Israel Katz's daughter: 'He's not locking Israel down on my birthday'

Israel Katz and Benny Gantz opposed a full lockdown, with Gantz suggesting a weekday curfew or a weekend lockdown instead.

Foreign Minister Israel Katz attends a cabinet meeting, December 2019. (photo credit: MARC ISRAEL SELLEM)
Foreign Minister Israel Katz attends a cabinet meeting, December 2019.
(photo credit: MARC ISRAEL SELLEM)
Adi Katz, the daughter of Finance Minister Israel Katz (Likud), "joked" on Instagram that Israel did not go into full lockdown because of her birthday, N12 reported Friday night.

"He is not locking down my country on my birthday weekend," Katz, who turned 30 this week, wrote on her Instagram story, attaching a picture of herself and her dad standing with balloons at a park. According to the minister's spokesperson, the event was "limited" and took place at the Katzs' home on Thursday afternoon.

The photo shortly went viral, after which the finance minister's daughter took it down, turning her Instagram account private, making those who do not follow her unable to see her photos.

Prime Minister Benjamin Netanyahu reportedly said Israel was coming closer to a full lockdown at a special cabinet meeting over additional coronavirus-related restrictions that went on from late Thursday to early Friday, according to Ynet.

Katz and Alternate Prime Minister and Defense Minister Benny Gantz reportedly opposed a full lockdown, with Gantz suggesting a weekday curfew or a weekend lockdown instead, the media outlet reported.

"Are you blind? We will not have a partial lockdown because we will have a full lockdown!" Netanyahu told the cabinet.

The cabinet eventually approved a more lenient list of restrictions (all of which can be found here), while not imposing a full-fledged lockdown as of early Saturday morning. While non-essential businesses will be closed on the weekends, Israelis are not limited to a particular distance from their places of residence.

Israeli officials have been criticized over the last several months for allegedly not following restrictions put out by the government amid the COVID-19 crisis. Transportation Minister Miri Regev (Likud) publicly violated the restrictions last week, N12 reported.

"Here, too, we are not exactly within the restrictions put out by the Health Ministry," Regev said last Tuesday at the opening ceremony of a large freeway interchange near the southern city of Ashkelon.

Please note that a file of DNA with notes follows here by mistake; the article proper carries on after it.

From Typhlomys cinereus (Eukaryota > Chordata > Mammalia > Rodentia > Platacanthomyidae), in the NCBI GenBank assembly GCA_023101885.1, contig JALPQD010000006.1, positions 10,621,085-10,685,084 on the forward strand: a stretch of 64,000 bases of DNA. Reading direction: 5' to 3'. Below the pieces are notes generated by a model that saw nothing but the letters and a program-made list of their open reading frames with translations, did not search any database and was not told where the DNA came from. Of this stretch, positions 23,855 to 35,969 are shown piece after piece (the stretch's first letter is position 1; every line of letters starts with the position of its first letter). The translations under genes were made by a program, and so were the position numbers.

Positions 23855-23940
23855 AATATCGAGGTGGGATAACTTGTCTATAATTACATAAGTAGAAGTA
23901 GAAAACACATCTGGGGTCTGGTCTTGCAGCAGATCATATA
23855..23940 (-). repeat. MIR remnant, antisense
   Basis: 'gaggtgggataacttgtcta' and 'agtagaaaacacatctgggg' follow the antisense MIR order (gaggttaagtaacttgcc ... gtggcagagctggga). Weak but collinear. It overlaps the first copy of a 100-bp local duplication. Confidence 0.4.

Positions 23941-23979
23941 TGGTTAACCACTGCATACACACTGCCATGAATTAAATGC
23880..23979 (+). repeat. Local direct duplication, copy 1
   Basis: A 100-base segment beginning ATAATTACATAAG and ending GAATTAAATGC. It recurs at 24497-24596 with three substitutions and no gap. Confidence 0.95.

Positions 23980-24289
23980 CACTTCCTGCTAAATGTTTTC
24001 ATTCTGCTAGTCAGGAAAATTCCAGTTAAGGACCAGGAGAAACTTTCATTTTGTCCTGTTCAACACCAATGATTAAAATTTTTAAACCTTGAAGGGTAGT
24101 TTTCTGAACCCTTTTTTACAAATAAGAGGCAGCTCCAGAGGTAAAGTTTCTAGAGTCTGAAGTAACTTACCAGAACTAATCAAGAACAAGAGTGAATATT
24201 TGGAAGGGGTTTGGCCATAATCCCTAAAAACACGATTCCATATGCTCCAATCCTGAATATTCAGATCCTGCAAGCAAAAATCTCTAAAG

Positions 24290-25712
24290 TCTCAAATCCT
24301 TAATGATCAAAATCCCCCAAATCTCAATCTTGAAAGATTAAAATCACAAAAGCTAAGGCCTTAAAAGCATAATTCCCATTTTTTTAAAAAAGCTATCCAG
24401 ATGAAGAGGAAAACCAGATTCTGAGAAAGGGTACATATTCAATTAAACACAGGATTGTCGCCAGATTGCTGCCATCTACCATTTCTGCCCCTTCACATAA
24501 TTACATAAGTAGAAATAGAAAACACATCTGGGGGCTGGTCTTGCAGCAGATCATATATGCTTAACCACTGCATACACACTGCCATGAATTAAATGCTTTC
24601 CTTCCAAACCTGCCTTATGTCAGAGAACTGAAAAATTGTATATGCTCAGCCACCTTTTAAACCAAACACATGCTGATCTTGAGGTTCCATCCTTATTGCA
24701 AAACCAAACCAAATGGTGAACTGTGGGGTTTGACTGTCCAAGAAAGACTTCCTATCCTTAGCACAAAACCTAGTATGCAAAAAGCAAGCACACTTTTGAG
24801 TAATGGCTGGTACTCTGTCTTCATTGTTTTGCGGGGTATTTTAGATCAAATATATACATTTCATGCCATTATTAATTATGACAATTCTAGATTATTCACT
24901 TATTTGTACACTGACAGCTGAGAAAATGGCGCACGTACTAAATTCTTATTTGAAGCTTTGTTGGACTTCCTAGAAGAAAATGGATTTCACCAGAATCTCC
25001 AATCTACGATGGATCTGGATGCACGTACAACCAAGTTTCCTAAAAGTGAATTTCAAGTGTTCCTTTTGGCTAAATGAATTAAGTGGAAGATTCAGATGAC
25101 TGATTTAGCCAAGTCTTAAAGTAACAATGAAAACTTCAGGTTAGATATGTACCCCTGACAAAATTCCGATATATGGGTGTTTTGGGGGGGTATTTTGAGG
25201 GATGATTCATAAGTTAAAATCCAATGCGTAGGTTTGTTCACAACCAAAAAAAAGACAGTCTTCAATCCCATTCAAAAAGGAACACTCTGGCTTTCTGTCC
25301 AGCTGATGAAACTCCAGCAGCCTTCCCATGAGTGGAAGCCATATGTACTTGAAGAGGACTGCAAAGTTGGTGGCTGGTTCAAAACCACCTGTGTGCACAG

The ceremony should have been "more limited," the transportation minister said. "It is true that we are in an open area, but we should have less people" at the ceremony. Regev vowed to "make sure these things happen as we require" in future events.

"There is no other way, we have to follow the Health Ministry's instructions."

In June, senior Health Ministry officials called on deputy director-general Itamar Grotto to resign from his position following a report that he granted a quarantine exemption to Cypriot-Israeli tycoon Teddy Sagi.

Health Minister Yuli Edelstein summoned Grotto for a disciplinary hearing, vowing to "examine the issue with all disciplinary measures at his disposal," the Health Ministry's spokesperson said.

"Especially at a time when there are great efforts to explain the importance of keeping the recommendations to the public and when we call for hardening their enforcement, there simply cannot be quarantine exemptions that would put the public at risk," Edelstein said.

"This is a severe violation of public trust and a serious mistake in professional discretion," he added. "In such cases, I will not act leniently."

Edelstein himself was criticized last week after participating in his wife's birthday party attended by dozens of invitees right after announcing new coronavirus-related restrictions at a press conference, according to Kan.

While not breaking the law as the newly-announced restrictions were not yet in force, the participants were required to sign confidentiality agreements. "I was very conflicted about having this event," Edelstein's wife, Irina Nevzlin, said.

"I sent all the invitees an email, clarifying that we will follow the restrictions," she said. "I decided to have the event [as long as] people follow all requirements – masks, thermometers, no people in at-risk groups," she added.

"The event was held outside and we kept the distance between the participants." Some 48 people participated in the event, according to its organizers.